Friday, October 28, 2022

Paperback 1064: The Big Four / Agatha Christie (Dell 0562)

Paperback 1064: Dell 0562 (1st New Dell Edition, 1972)

Title: The Big Four
Author: Agatha Christie
Cover artist: Uncredited

Condition: 9/10
Value: ~$10
Best things about this cover:
  • These objects-only covers are fairly common for Christie paperbacks of the '60s and '70s. I think (William) Teason is the name of the artist I know who has done several like this. Maybe this cover is Teason's work too, dunno. Anyway, it's very evocative ... of a certain ... criminal ... milieu ... but it's not terribly exciting.
  • The pearl-handled gun is gorgeous, as is the ornamental key. The noose is awfully, uh, circular. It's all so artfully arranged, like evidence that you just know is planted.
  • I'm curious about this font. And about the weird colors ... beige / yellow / beige ... that's one way to make sure the yellow doesn't pop. Then again, publishers have clearly learned to value marketing over art at this point, as Christie's name is big feature, and everything else merely decorative.
  • I want all the people in the photographs to be Doing Something! Making out, killing each other, something! To this cover's credit, I am curious to know how all this detritus fits into narrative form.
Best things about this back cover:
  • Back Cover Copy in C[heap pun] Minor
  • Wait, four men? I thought the photos on the cover were the Big Four, but one of those was a woman, so ... now I'm *really* intrigued (I've only ever read a few Christie titles in my life, if I'm being honest)
  • Bizarre to make such a superhero out of Poirot and yet depict him Nowhere on your cover. 
Page 123~
"Ernest Luttrell. Son of a North Country parson. Always had a kink of some kind in his moral make-up"
I am quite sure that what Christie means by "kink" and what I mean by "kink" are somewhat if not quite different from one another, and yet ... one can hope.


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DemetriosX said...

I guess part of the problem with non-hardboiled mysteries, especially cosy mysteries like Christie wrote, is that there isn't much in the way of action to depict on the cover. If you're in a period where the market frowns on corpses leaking blood on the cover, all you've got is tossing a few key elements onto the cover and hoping for the best. It probably helps if the name of the author or the detective does most of the selling.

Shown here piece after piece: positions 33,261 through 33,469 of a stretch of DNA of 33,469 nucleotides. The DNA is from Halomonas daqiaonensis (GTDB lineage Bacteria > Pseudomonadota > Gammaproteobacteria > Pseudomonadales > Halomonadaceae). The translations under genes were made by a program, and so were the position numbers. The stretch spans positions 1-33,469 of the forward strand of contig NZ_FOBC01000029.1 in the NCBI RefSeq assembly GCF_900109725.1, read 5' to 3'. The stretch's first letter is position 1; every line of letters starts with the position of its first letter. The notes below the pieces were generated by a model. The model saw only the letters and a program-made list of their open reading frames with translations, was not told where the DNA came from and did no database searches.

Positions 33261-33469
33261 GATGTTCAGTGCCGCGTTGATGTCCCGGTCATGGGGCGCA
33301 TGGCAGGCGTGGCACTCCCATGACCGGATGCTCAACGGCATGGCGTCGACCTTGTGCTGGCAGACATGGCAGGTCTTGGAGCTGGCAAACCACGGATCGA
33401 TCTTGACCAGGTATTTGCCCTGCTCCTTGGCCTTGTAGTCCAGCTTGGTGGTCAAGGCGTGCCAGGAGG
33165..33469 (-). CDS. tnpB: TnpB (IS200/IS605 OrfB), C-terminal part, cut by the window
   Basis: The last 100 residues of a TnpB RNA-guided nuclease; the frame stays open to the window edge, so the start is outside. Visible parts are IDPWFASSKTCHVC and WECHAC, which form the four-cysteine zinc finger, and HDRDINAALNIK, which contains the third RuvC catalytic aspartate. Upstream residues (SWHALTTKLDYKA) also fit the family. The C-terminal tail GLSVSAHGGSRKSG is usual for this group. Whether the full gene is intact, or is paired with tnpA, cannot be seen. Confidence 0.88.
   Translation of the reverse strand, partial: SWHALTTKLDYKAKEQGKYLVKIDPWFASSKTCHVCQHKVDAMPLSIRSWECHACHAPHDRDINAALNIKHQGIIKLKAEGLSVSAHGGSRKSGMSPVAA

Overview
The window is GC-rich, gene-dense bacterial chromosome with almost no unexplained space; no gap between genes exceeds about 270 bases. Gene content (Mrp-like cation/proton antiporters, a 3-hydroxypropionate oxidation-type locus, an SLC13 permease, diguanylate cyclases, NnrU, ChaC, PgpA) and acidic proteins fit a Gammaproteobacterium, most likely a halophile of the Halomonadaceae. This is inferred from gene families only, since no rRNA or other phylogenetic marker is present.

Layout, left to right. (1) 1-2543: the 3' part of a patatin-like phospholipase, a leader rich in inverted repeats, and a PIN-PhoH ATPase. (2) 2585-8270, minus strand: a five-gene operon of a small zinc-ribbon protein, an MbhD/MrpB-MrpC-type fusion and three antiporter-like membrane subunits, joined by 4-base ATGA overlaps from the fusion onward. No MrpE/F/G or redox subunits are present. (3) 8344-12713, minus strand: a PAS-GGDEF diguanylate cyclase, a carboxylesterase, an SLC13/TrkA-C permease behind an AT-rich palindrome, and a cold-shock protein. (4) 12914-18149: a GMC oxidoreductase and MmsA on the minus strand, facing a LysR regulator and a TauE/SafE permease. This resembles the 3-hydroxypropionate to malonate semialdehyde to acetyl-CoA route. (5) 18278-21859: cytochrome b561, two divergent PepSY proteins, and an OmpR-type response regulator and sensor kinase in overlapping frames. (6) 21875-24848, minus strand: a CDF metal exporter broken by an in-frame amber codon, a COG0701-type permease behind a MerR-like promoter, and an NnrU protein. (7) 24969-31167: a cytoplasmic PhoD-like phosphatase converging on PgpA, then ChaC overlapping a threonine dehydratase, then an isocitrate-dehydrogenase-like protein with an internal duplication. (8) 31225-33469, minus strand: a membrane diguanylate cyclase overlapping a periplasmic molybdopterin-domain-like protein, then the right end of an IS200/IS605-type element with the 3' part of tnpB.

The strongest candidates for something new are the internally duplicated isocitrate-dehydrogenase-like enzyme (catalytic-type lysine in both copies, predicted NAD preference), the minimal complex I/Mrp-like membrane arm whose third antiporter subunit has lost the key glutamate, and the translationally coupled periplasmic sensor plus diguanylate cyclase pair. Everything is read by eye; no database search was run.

I wondered about the Yellow Peril aspects, so I looked up when this was originally written (1927). Turns out the woman is the French scientist.

Rex Parker said...

I’ve got a Christie cover coming up that’s just brutal. But yeah cosy covers are often less … dynamic than others.


vintagehoarder said...

This book isn't a whodunnit and it's not at all typical of Christie. It's an episodic thriller in the Edgar Wallace mode, full of diabolical supervillains. As I understand it, it was originally published as a series of stories in a magazine early in her career, before she hit her stride writing the kinds of plots that made her famous.

JRSM said...

They're not exciting but when they're painted like this, rather than just a photo of assembled objects (see many '70s spy thrillers), they're so much more appealing.

Special sauce said...

I can't believe you're back !!!
To say that I missed your postings would be an understatement. I checked in regularly for a long time after you ceased posting new books, and as any addict knows, withdrawal isn't easy....
Eventually I checked in less often, but thought about your take on things like floating heads.... saw some recently and wondered what you would have said about them... anyway, for some strange unknown reason, I thought about you this evening and had a hard time even getting Google to co-operate finding you... naturally I thought the worst, the blogs disappeared!!!
Don't know why you took a hiatus, but so glad you're back on the job, and look forward to more of what you do best.
Anyway, if I come across that floating head book again, consider it yours.
So glad I checked in.

Special sauce said...

Waiting on that Christie cover. While I love vintage paperbacks in general, the mysteries are my favorites and the ones I initially started collecting, Agatha Christie's in particular.
When I couldn't find them at book sales, I started branching out...
Which is how you ended up with a box.
I started to see the beauty in all genres, and the rest is history.